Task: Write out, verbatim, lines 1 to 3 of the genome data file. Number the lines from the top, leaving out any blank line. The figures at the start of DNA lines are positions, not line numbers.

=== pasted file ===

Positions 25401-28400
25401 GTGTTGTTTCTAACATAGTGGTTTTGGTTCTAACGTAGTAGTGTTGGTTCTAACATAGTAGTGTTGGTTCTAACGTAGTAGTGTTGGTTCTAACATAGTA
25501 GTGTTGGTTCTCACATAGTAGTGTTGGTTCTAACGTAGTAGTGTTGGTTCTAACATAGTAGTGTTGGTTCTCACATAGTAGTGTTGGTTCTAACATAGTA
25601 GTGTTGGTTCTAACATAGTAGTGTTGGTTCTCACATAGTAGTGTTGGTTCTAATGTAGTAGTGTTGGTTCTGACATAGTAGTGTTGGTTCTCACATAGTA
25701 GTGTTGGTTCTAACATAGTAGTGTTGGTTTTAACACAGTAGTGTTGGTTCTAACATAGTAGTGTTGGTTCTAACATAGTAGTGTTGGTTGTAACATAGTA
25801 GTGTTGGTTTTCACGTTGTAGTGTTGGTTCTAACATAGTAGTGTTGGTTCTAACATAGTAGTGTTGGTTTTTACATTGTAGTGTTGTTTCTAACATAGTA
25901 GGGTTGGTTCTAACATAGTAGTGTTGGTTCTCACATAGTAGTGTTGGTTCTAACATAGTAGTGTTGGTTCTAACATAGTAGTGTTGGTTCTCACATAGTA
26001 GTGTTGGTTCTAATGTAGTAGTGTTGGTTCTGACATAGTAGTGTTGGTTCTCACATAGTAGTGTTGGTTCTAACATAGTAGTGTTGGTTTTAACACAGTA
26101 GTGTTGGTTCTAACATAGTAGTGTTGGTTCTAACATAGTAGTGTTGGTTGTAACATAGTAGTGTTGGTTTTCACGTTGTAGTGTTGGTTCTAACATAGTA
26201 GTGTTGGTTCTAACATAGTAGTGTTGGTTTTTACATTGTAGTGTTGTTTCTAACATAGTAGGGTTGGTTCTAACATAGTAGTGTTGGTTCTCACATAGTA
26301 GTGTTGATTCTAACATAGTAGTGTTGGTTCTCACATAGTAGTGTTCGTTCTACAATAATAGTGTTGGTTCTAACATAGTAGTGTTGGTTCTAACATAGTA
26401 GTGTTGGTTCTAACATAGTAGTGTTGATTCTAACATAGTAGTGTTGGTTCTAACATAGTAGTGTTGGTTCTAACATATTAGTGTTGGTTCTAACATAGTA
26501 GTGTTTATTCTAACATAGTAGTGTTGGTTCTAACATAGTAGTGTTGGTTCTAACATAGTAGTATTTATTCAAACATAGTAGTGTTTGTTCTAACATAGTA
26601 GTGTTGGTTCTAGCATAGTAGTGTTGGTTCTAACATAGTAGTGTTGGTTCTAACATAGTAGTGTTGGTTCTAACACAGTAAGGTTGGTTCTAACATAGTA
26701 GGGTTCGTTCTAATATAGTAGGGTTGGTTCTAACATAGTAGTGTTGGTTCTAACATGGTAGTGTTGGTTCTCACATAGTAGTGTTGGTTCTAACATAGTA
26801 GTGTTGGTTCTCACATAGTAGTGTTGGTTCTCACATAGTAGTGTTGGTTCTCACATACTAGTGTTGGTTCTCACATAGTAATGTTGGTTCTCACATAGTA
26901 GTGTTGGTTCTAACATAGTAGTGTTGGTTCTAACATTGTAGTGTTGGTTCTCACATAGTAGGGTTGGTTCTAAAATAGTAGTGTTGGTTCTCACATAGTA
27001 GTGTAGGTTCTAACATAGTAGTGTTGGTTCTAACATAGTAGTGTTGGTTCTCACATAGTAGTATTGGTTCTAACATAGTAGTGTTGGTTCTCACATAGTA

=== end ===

Positions 25401-28400
25401 GTGTTGTTTCTAACATAGTGGTTTTGGTTCTAACGTAGTAGTGTTGGTTCTAACATAGTAGTGTTGGTTCTAACGTAGTAGTGTTGGTTCTAACATAGTA
25501 GTGTTGGTTCTCACATAGTAGTGTTGGTTCTAACGTAGTAGTGTTGGTTCTAACATAGTAGTGTTGGTTCTCACATAGTAGTGTTGGTTCTAACATAGTA